Prof. Diderik Batens (Ghent University)

Adaptive Logics.
The Logics You Always Wanted (But Thought Impossible)*

Key words: adaptive logics, dynamic proofs, non-monotony

Adaptive logics are not alternatives for classical logic (or for any other standard of deduction). They are meant as means to characterize, in a strictly formal way, forms of reasoning that hitherto were not recognized as formal, notwithstanding their being formal and notwithstanding their frequent occurrence, both in scientific contexts and in everyday contexts. In this sense, adaptive logics broaden the domain of formal logic; they explicate a large set of reasoning forms that were often considered as mistaken or as too indistinct to allow for formal treatment.

A large number of adaptive logics has been studied. Most of them have a common formal structure, which is called the standard format. The syntax (leading to dynamic proofs) and semantics of adaptive logics in standard format derive directly from this structure. While adaptive logics have several unusual properties, it is possible to prove the presence of these properties in a way that complies with the usual meta-theoretic requirements. Actually, most of the meta-theoretic properties (including soundness and strong completeness) have been demonstrated in terms of the standard format (without referring to the particular logic). With these difficulties out of the way, formulating a new adaptive logic (for a given reasoning form of the right structure) is a manageable task. Incidentally, there are several easy ways for combining adaptive logics.

Many existing logical systems, for example certain non-monotonic logics, have been characterized in terms of adaptive logics. So the adaptive logic program has a systematizing and unifying effect. The ultimate aim is to incorporate all dynamic reasoning forms.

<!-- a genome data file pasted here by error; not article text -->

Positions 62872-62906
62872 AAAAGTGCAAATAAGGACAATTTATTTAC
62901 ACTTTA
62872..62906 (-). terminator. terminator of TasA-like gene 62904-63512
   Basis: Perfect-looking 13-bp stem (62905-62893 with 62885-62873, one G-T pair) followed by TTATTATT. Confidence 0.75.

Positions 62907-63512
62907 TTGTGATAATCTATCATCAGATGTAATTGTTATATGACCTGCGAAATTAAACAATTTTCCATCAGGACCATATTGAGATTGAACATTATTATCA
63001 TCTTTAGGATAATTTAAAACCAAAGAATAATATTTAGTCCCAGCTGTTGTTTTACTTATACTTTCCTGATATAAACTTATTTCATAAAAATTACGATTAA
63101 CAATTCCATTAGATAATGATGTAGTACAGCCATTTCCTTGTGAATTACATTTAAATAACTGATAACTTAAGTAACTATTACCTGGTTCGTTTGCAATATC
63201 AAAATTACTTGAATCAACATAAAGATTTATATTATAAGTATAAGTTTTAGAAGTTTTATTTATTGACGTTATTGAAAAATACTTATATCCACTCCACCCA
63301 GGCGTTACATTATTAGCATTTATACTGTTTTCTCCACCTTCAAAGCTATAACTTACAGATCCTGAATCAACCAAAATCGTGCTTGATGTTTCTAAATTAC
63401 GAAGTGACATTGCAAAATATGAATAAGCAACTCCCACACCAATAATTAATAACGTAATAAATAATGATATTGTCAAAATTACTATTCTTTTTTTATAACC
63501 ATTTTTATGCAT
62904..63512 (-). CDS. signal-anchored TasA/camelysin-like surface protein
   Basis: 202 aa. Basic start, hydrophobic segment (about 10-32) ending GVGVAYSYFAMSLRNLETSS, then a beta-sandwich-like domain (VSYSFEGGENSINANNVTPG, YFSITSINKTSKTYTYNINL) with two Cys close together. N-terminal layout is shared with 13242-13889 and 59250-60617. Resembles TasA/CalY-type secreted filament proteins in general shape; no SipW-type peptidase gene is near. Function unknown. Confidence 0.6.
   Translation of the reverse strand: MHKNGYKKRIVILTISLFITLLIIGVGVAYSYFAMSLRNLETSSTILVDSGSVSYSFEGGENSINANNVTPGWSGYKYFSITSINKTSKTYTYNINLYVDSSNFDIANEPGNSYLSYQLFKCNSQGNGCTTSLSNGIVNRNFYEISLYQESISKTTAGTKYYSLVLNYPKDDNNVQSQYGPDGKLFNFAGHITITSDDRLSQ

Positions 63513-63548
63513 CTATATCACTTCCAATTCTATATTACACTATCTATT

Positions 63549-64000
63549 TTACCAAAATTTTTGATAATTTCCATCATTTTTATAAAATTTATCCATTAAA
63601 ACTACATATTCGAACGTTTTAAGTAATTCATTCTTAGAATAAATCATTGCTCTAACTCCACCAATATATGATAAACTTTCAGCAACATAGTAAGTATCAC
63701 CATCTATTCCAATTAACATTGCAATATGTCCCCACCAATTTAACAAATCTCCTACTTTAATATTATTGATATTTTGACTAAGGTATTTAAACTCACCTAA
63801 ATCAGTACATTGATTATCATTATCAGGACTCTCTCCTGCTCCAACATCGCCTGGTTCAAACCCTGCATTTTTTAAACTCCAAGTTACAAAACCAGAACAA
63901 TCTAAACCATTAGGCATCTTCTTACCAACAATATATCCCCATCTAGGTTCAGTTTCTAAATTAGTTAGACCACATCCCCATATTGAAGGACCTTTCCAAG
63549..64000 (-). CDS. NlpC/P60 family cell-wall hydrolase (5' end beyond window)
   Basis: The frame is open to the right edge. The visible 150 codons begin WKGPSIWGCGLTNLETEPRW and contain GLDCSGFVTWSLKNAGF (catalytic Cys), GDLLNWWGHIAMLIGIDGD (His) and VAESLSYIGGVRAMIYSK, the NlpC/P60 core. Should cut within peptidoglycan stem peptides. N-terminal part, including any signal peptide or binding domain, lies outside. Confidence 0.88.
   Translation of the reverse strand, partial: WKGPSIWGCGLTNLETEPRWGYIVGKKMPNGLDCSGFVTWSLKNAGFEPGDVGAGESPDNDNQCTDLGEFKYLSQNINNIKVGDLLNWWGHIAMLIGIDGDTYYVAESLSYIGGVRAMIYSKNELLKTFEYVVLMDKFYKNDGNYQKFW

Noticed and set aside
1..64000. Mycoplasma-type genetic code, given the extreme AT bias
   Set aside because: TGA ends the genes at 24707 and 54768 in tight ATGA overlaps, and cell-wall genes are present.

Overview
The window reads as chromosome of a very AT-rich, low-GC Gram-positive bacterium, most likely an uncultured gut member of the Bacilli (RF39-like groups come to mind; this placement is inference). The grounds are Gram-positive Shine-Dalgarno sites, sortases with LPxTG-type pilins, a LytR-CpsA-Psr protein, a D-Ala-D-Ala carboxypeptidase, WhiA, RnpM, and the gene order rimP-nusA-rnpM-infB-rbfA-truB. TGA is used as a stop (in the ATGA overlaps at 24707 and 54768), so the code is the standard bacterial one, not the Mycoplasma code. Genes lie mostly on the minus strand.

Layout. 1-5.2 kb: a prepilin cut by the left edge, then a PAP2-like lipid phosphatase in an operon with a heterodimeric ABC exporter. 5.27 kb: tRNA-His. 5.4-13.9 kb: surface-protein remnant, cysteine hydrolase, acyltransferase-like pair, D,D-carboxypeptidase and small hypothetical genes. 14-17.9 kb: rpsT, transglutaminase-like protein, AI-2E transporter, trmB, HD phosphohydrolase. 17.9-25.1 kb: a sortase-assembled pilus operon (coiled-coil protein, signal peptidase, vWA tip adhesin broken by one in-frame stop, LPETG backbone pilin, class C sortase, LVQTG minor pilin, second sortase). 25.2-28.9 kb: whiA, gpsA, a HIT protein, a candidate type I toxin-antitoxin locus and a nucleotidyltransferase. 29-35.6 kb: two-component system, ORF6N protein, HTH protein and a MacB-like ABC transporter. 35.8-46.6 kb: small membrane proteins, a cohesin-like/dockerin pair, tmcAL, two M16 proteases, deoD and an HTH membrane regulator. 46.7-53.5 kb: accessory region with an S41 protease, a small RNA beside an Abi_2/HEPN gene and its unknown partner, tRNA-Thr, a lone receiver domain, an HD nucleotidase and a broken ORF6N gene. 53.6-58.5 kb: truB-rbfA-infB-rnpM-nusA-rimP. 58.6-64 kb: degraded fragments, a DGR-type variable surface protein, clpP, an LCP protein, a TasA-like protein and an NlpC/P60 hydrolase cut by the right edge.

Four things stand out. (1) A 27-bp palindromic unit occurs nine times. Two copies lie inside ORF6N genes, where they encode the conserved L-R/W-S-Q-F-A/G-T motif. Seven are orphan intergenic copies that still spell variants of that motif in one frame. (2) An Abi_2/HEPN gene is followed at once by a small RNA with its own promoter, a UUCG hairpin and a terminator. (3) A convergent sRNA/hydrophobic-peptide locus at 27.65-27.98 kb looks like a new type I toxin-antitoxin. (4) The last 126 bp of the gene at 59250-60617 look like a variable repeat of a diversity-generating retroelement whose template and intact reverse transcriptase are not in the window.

Specific examples will be presented and illustrated, some relating to scientific contexts, others relating to more pedestrian contexts. This will illustrate the impressive diversity of reasoning processes that are explicated by adaptive logics.

Diderik Batens is professor of logic and philosophy of science and Director of the Centre for Logic and Philosophy of Science at Ghent University, Belgium ( Previously, he taught at Hasselt University and at the Free University of Brussels (VUB). His interest in logic is application driven; it mainly concerns the explication of actual human reasoning processes, especially those that are studied in or required for the philosophy of science (including problem-solving processes). His aim is to study those reasoning processes with due precision and by means of the formal machinery that was developed by twentieth century metatheory.

*Research for this paper was supported by subventions from Ghent University and from the Fund for Scientific Research Flanders.